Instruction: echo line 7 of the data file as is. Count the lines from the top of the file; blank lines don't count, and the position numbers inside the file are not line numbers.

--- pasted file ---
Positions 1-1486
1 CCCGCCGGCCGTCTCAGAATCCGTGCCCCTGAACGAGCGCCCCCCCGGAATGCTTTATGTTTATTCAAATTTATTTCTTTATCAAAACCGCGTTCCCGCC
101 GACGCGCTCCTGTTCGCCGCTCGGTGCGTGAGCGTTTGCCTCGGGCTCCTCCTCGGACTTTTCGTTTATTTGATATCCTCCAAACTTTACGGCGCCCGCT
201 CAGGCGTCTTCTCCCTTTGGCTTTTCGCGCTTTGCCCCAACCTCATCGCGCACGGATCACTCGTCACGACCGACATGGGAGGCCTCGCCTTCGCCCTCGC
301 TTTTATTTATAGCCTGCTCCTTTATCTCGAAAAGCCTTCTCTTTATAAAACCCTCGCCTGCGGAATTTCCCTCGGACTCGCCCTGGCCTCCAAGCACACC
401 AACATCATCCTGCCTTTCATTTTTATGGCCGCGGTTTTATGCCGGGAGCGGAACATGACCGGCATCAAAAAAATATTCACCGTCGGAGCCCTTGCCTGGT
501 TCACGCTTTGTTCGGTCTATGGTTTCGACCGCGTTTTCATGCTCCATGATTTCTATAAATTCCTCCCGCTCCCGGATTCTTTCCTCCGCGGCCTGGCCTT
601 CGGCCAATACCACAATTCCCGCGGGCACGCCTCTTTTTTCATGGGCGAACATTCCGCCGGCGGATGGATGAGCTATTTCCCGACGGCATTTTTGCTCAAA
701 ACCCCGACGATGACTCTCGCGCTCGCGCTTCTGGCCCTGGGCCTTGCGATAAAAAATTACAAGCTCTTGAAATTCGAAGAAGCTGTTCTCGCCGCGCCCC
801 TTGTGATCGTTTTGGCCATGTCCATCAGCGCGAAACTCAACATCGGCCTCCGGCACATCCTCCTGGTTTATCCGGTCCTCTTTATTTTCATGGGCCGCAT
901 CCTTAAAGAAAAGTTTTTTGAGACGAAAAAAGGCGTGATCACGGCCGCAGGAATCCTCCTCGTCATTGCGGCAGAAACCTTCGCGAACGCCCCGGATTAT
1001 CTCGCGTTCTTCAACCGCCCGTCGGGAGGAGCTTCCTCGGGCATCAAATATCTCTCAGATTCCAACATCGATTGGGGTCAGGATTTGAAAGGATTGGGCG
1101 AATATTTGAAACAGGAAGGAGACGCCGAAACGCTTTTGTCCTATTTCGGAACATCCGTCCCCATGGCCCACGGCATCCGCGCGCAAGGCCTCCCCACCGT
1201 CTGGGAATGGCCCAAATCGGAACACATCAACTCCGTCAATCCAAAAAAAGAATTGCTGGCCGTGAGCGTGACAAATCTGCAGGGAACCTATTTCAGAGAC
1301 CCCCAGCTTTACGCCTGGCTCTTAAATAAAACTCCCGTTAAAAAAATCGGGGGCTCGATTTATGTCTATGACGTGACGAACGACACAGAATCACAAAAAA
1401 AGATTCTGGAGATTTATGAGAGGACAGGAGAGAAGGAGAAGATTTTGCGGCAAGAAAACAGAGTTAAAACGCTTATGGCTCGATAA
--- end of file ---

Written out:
501 TCACGCTTTGTTCGGTCTATGGTTTCGACCGCGTTTTCATGCTCCATGATTTCTATAAATTCCTCCCGCTCCCGGATTCTTTCCTCCGCGGCCTGGCCTT